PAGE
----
First for music news
This Week's Issue
You’re logged in

NME Blogs - NME Blogs

Skint & Demoralised - I'm A Psychiatrist's Wet Dream

By NME Blog

Posted on 26 Feb 09

 
 

As we all know, physical sales of music are taking a turn for the worse nowadays. Sales in general are much smaller than they were a few years ago, but with several major chain stores facing a serious threat from closure, the days of selling records over the counter are looking quite grim.



So imagine my surprise today when I spotted a Chet Baker CD as I queued in Starbucks. Starbucks? I was buying a Grande Traditional Hot Chocolate and out of the corner of my eye I spot one of the greatest jazz trumpeters of all-time on CD? Chet Baker is one of my favourite musicians after I randomly discovered him over Christmas 2007.



I was watching the 2004 re-make of the Michael Caine classic ‘Alfie’ (you know, the one with Jude Law and Sienna Miller) when I spotted a film poster for the 1988 documentary ‘Let’s Get Lost’ which was a film about Chet Baker. The film poster shows a man holding a woman in a grainy black and white picture, and coupled with the phrase ‘Let’s Get Lost’ it instantly inspired me to pen the lyric to our song of the same name.

At the time, I knew nothing of Chet Baker or his music. All I had was this phrase. For me, music is the greatest form of escapism and this is one of the main aims behind our debut album ‘Love, And Other Catastrophes…’. The lyric is a hopelessly romantic and optimistic invitation to forget about life’s worries; to escape from the monotonous and the mundane and embrace a life of sex, drink and substance. The lyrics to the chorus are my favourite on the album – almost like it’s mission statement, if you will.

“Major highs, manic lows, mixing drinks to soothe the blows, yeah this is where the evening goes when we’re getting lost. Loved-up weekends, lazy days, dreams escape the drunken haze, its different feelings, different ways…of getting lost.”

When I decided to research the film on Wikipedia, I discovered Baker and consequently bought one of his albums (‘Chet Baker Sings’). One of the tracks on the album is called ‘Let’s Get Lost’. I took great pleasure in listening to an alternative interpretation of the phrase - the original lyric that had been written half a century before mine. I soon fell in love with the record, and Chet Baker now stands as one of my main inspirations. Like John Cooper Clarke, he appeared to be another well-kept secret.



Whilst we were over in New York recording the session for the album with the Dap-Kings, I was having coffee in Lower East Side, Manhattan with a few friends and a few people that I’d been introduced to over there. One of these people was a successful music manager who had ‘Let’s Get Lost’ tattooed on his wrist. I loved finding another Chet Baker fan – it was a special moment.

Everyone has at least one artist where it feels like they’re the only person in the world who listens to them, don’t they? Anyways, I’m not saying that you should buy the album that’s in Starbucks but you should definitely look this guy up. He’s amazing. Funnily enough, I’m yet to see the film! Another special moment for me when we were over in New York was buying my first ever vinyl.

I’m now a keen collector, and even just looking through records in a store is one of my favourite past-times. They’re quite rare, so when I find an album that I love it’s a great buzz! I nearly hyperventilated when I found a gatefold copy of ‘The Queen Is Dead’ in York! The first record that I bought in the Lower East Side store was the ‘Greatest Hits’ album from The Doors.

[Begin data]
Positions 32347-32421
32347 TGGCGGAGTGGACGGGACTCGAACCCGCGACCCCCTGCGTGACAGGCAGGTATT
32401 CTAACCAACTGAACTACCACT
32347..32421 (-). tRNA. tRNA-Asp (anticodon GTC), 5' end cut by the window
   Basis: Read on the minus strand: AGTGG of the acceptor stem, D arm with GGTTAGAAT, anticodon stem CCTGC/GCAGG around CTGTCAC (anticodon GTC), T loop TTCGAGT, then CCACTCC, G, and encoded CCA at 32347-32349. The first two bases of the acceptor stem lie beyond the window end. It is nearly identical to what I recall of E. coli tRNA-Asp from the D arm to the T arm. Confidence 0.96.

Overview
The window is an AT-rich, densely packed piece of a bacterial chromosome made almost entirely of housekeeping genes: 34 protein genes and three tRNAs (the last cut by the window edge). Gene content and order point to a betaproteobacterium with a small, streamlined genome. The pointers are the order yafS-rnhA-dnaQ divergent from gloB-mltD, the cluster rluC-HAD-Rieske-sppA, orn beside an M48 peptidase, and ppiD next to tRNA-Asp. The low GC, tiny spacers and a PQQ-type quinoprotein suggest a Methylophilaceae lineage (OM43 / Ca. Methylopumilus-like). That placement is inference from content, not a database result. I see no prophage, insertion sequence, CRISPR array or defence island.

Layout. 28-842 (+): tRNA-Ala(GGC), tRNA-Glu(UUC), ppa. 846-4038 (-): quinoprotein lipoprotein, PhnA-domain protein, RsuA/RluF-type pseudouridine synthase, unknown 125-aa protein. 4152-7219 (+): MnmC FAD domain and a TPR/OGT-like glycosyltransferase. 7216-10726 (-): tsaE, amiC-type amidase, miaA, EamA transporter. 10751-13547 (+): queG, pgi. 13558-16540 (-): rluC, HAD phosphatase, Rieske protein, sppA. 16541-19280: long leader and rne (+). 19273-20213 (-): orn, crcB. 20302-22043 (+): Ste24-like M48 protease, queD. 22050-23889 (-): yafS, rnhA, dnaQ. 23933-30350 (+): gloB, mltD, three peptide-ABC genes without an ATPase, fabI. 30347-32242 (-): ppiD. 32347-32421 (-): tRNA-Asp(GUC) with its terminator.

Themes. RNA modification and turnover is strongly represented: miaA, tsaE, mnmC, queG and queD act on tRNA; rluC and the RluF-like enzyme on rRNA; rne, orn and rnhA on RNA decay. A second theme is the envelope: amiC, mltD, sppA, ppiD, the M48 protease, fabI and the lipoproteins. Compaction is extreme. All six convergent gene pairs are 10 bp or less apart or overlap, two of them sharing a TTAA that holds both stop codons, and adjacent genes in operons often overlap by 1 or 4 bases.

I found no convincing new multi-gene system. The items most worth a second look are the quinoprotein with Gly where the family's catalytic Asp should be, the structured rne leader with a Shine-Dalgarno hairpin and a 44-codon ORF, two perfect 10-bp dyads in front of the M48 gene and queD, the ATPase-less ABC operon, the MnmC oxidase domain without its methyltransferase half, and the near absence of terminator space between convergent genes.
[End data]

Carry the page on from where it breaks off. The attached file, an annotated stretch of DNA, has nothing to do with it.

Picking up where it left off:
Not a bad place to start, eh? This was one of the main reasons why our debut single was restricted to five hundred seven-inch records. You probably think I sound like a right geek!

Yesterday was a day-off from the tour, which I spent in London. It gave me a time to reflect on things, and also made me realise how addictive touring was. I feel sorry for my manager when we met-up for lunch today in Westbourne Park…I was in a funny old mood! I think I’d be a psychiatrist’s wet dream.

Anyways, back to the point. Touring for the first time is a bizarre experience. I’d only ever done fourteen gigs in my life before we started, eleven of which had been before we signed eleven months ago. So I’m quite literally developing my entire front-man persona every night as we go on.

It’s not easy, but I thrive under pressure and the adrenaline rush from being on stage is incredible. Far better than any substance I’ve ever encountered. Monday night in Birmingham was a massive break-through. Something just clicked inside my head. My confidence has been a lot higher on this tour as a whole, but Birmingham took things to the next stage.

I’m not saying that I became cocky or arrogant, because I’d like to say that I’ll always maintain a certain amount of charm, but I definitely showed signs of finding my own style. The banter in particular seemed to work particularly well. We’ve uploaded some more dates onto the MySpace page, so if you’re interested then you should definitely try and come along to a show. It really brings the songs alive and touring is by far my favourite thing in the world at the moment. Then again, I’ve only done five days!

Skint & Demoralised Tour Diary Part 3

Skint & Demoralised Tour Diary Part 2

Skint & Demoralised Tour Diary Part 1

 
 
 
Comments

Please login to add your comment.

 
Latest Tickets - Booking Now
 
Know Your NME
 

 
Most Read News
Popular This Week
NME Store & Framed Prints
Inside NME.COM
On NME.COM Today